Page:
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Come early morn on 19th March, there I was at the Vadodara railway station being received by my one and only sis, yes the one who bit me. Catch me foregoing a chance to mention about the time more than four decades ago when she, a two-year old bit me, her elder sis, just above the belly button, leaving her mark. Oh no I did not have any trepidation as I alighted from the train and was warmly received by her that she would go for a repeat performance. Having once been the Aggressor, in subsequent years she had transformed herself into Benevolent Protector coming to the rescue of yours truly when that unwelcome roach had to be squished or the unmoving wall of people breached so as delicate darling moi could step down from the overcrowded city bus.

The day dawned bright as we chatted away. Soon the maid was there, followed by the woman who collected the trash. Each time I was introduced with much fanfare.

Didi aayi hai gaon se” (Elder sis has come from native place)

They would smile and I would grin back, oh yes, the light glinting off my silver capped molars as always. A wider grin you couldn’t have asked for. I watched these women talking to my sis. I couldn’t get the whole of it as their language was a closed book to me. I thought I caught the word ‘mota’ (fat). She looks like you, they seemed to tell her, only thing she is fatter. Ooops. Oh ha ummmm…. I squirmed mentally under the scrutiny and the conclusion thereafter. Yet, I grinned good-naturedly back at them. After all I am fatter than my sis and these simple folk were only speaking their mind unlike slicker ones who might deliver the unpalatable truth sugar-coated. Oh for some sugar-coated words! Oh sigh, never mind.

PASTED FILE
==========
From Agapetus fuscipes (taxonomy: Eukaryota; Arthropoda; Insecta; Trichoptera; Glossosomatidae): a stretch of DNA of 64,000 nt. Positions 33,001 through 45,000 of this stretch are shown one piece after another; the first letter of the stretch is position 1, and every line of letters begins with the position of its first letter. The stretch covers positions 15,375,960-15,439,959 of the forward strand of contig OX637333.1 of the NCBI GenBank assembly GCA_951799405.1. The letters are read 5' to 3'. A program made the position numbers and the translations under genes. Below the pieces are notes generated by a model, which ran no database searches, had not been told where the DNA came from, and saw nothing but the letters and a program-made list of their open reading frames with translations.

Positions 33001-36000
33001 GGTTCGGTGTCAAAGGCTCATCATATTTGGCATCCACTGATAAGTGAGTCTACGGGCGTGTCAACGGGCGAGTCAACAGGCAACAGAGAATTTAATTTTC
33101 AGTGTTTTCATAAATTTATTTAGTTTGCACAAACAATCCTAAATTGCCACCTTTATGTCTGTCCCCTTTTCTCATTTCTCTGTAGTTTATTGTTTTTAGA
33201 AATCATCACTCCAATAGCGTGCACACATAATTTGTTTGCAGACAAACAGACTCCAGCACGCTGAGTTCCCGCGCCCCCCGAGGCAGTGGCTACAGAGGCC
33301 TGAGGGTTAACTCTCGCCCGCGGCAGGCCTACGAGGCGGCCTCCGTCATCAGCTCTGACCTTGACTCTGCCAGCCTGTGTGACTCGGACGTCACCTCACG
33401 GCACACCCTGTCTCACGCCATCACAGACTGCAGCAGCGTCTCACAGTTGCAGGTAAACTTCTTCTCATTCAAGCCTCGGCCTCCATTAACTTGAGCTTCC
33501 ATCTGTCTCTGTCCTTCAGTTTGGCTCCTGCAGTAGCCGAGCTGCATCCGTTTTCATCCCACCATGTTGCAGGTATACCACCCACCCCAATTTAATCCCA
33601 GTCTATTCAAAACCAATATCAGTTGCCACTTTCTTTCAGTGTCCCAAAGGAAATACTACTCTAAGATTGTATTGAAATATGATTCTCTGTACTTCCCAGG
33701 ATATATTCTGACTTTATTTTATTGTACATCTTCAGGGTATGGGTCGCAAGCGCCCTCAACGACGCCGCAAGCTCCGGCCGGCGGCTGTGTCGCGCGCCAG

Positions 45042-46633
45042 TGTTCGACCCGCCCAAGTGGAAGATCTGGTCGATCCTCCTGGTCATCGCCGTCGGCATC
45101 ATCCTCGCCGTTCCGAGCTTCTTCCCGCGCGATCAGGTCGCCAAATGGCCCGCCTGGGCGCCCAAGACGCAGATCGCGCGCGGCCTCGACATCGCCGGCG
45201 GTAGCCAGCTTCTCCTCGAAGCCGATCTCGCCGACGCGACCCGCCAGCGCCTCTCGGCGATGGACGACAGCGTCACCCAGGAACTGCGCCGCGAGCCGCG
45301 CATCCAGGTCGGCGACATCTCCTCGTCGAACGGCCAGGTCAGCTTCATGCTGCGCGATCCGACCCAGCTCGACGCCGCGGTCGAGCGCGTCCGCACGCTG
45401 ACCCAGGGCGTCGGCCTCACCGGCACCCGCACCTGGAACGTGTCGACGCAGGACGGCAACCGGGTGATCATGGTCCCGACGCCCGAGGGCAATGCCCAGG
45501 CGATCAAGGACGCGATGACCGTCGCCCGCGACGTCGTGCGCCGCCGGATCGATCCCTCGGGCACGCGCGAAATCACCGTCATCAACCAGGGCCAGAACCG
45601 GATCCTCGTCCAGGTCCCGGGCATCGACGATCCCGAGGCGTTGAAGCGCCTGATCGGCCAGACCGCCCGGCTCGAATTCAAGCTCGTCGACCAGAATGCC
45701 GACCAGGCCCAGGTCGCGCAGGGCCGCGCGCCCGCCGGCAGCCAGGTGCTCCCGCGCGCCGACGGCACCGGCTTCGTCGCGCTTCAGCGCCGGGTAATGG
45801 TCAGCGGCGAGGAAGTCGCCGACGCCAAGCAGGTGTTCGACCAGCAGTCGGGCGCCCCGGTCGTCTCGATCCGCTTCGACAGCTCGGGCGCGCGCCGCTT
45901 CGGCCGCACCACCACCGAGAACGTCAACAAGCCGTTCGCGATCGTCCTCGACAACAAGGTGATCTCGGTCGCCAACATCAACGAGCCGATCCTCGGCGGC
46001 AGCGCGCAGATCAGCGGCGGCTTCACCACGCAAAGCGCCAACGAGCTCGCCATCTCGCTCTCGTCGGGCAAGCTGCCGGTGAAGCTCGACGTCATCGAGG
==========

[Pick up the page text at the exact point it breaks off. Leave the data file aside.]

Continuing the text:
Then it happened yet again. There was someone repeating that offending word, ‘mota’ Oh sigh, not again. Ahh well, what’s the use of sighing now?? Have I resolutely shaken my head and said ‘NO!!’ in no uncertain terms when that second or third helping of ice cream has come my way?? Sadly not. So I might as well grin and bear it when people throw words like ‘mota’ liberally around to describe me. But why ‘mota’? Wasn’t that the wrong gender? Did I look masculine or what?? Oh bother!

But what’s this?! The woman was pointing to my sister and jabbering away, her sentence liberally interspersed with one ‘mota’ after another! This had me nonplussed aggrieved and piqued as well. I know I did not enjoy being described as ‘mota’ but I had come to look on the term as my personal property and had sort of developed an affinity to it. And here was this woman pointing to my sister and saying ‘mota’! I felt affronted. My title was being conferred on someone who was not even in my class Gosh, was the woman blind or what?? I looked at my sis quizzically. Has she taken leave of her senses, my look conveyed.

That is when my sis burst out laughing. Oh yeah, you have to hear her cackling laughter to know how it goes. It would probably give the geese a complex.

Mota in Gujarati means elder!’ she told me still cackling.

Realization dawned on me. Good God, these people were speaking in Gujarati and I had just assumed the word ‘mota’ meant the same in Gujarati as it did in Hindi. All the while the term was being used to ask whether I was the older of the two! And this particular woman was telling my sis that she looked the elder of the two on account of the few strands of grey she sports.

Oh ha ummmm… Oh ok alright, now I got it. Sigh, but the fact remains that I am mota (or rather moti to use the correct gender!) either way, be it Gujarati or Hindi, elder and fatter. Sigh. Oh Gym, here I come.

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